Thursday, February 1, 2007

Imagine if George Washington was God


By David Gewirtz

Imagine if George Washington was still alive today. Imagine that even though he was born in 1732, he was still hale and hearty and large and in charge 275 years later. I know, this seems like a strange premise, but stick with me on this for a few minutes.

Imagine that, instead of being unanimously elected President by the Electoral College back in 1789 and again in 1792, he had accepted the role of King that had been offered to him.

"Imagine if George Washington was still alive today."

Now, imagine King George Washington was a good and just king. Imagine that the economy flourished consistently from 1789 all the way through to 1989 and even to today's 2007. Imagine there was no Wall Street crash of 1929, no Great Depression, and even no World Wars.

Further, imagine that, like today, most people had a life span of 70 or 80 years, but George was still ticking strong, even after 275 years. He'd been king for all your life, all your parents' lives, and even all your grandparents' lives. His being king was all anyone had ever known.

Imagine George had a big ego (which, in fact, the real George did). Imagine he was so taken with himself and so politically astute that he declared himself to be God. I know, for most of you that's a far-fetched or even blasphemous idea, but hang in with the premise. Just for the purpose of our exercise, imagine there was no Bible and all of biblical history had just never happened.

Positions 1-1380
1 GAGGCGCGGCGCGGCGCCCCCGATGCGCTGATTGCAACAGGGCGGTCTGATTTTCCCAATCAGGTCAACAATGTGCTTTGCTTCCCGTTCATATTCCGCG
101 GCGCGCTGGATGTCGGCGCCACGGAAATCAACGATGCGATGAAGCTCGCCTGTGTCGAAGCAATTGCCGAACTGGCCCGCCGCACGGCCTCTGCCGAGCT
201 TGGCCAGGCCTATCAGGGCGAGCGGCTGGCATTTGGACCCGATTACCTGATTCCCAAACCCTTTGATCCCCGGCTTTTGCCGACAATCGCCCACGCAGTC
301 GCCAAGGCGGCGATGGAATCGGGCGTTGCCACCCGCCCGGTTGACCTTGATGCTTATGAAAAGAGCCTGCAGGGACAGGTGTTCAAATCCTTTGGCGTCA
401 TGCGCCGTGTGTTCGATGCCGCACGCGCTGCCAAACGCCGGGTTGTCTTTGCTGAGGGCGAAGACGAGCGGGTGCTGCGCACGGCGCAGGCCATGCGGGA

Just imagine it with me. Just for a few minutes. As an exercise.

So George, who's lived now three times longer than anyone else on the planet, decides to declare himself a god. There are no other big god myths to get in the way of his claim to godhood and since he'd lived so long, the people already thought of him as something a bit super-human.

He's very good at PR, so imagine that instead of there being a Statue of Liberty, in its place was a Statue of George. Instead of there being four presidents on the side of Mount Rushmore, there was just one big, huge carving of George. Imagine that instead of the Lincoln Memorial and the Jefferson Memorial, we had more huge statues of King George Washington, the god.

Imagine if, on the walls of every building in Washington, DC (which, properly, was named after our imagined king god), the stories of George's many glories were carved deeply in stone. Imagine, further, if the walls (inside and out) of the Empire State Building and all the important buildings in New York City, Boston, Dallas, Chicago, LA, San Francisco, Miami, Atlanta, Philadelphia, and so forth all had, on all the buildings, deep carvings that all cried out the glories of George the god.

And they'd been there for as long as anyone remembered.